Sunday, May 23, 2010


A High Wind in Jamaica, Richard Hughes, Harper and Brothers, 1929, 279 pp

 Today is Sunday, the day I like to post a review of what we call a "family read" at Once Upon A Time. I am not convinced that this book qualifies, but you decide.

  I had never heard of this book until one of my reading groups picked it. Even more surprising, I found it shelved as Young Adult in the library. I don't know. Seems to me there are mostly adult concepts here but since the story is about children ages 3 to 11, I guess that makes it Young Adult?

 The reading group members' opinions ranged from "hated it" to ho hum, except for me. I found it a great read, totally entertaining and full of interesting questions about child rearing and the uses of children in the legal system.

  An English family lives in a decayed plantation house in late 19th century Jamaica, post emancipation. Their five children are fed, put to bed at night after being read to, but otherwise are left to roam about having adventures in the great outdoors.

     "It was a kind of paradise for English children to come to, whatever it might be for their parents: especially at that time, when no one lived in at all a wild way at home. Here one had to be a little ahead of the times or decadent, whichever you like to call it. The difference between boys and girls, for instance, had to be left to look after itself. Long hair would have made the evening search for grass-ticks and nits interminable. Emily and Rachel had their hair cut short and were allowed to do everything the boys did--to climb trees, swim and trap animals and birds; they even had two pockets in their frocks."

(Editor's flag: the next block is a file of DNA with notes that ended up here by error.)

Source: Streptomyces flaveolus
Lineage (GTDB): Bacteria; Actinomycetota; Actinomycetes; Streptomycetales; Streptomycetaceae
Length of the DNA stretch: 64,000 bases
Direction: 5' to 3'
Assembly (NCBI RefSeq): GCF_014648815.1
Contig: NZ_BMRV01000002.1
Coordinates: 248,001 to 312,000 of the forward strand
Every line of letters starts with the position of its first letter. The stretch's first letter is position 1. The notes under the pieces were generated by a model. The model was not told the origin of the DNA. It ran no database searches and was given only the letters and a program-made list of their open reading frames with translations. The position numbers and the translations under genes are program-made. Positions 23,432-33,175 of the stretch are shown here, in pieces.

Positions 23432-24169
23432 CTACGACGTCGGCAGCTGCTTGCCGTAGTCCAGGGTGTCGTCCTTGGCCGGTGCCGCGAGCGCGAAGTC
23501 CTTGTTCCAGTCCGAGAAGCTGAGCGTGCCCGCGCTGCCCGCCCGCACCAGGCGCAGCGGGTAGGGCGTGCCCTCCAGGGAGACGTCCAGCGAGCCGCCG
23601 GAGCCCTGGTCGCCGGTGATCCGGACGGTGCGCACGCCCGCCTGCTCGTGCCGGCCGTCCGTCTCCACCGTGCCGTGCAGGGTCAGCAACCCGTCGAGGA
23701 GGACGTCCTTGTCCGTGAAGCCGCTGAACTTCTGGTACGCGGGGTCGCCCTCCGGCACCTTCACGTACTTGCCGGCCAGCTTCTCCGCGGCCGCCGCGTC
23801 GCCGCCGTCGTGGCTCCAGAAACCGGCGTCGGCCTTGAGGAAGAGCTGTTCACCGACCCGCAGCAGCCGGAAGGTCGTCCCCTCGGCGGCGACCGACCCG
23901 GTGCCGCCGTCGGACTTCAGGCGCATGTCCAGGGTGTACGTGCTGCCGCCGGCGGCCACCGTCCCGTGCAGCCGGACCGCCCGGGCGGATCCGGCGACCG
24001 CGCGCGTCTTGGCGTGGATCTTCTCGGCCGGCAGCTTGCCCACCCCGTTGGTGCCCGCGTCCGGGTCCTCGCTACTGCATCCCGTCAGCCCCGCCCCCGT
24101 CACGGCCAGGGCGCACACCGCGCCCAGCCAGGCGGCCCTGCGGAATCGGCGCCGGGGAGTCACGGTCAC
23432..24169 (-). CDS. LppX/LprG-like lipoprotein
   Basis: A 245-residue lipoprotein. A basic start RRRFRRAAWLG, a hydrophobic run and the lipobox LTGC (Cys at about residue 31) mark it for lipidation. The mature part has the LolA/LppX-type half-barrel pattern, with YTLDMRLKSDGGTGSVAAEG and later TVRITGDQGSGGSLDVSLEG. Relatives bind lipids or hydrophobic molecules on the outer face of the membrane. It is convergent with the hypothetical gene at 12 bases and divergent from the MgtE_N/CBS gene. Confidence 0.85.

Feral children then, who also read books. Cool; reminded me of my hippie days when the kids ran wild. But then, after a ferocious hurricane nearly levels their house, the parents suddenly decide that their children need a proper education. They put them all on a ship bound for England, entrusting these children to the care of the ship's captain. Now we are really far removed from the present day where children (at least the ones above the poverty line) are guarded from kidnappers and worse.

  Well, the ship is boarded by pirates before it has even left the Caribbean Sea, the children taken on to the pirate ship and then their adventures truly begin. From horrific to heartwarming, from dangerous to delightful and everything in between, they learn to climb the rigging, sleep in a hold, tame the ship's monkey and relate to the pirates.

  The journey to England on the pirate ship takes up most of the book. That is enough of a spoiler right there because, while reading, you wonder if they will make it. Not one child escapes being marked by the experience, some more deeply than others. My dad used to tell me that a person could get used to anything, which I did not believe as a child, but truly children can adapt to their circumstances, make do and figure out how to survive in about the same proportion as adults.

  In the end, I found the story frightful on top of entertaining and interesting; as if Patricia Highsmith got to rewrite Harry Potter. I am still not sure I would classify it as Young Adult, though it is some of the best writing about the minds of children I have ever come across.

(A High Wind in Jamaica is available in paperback by order from Once Upon A Time Bookstore.)

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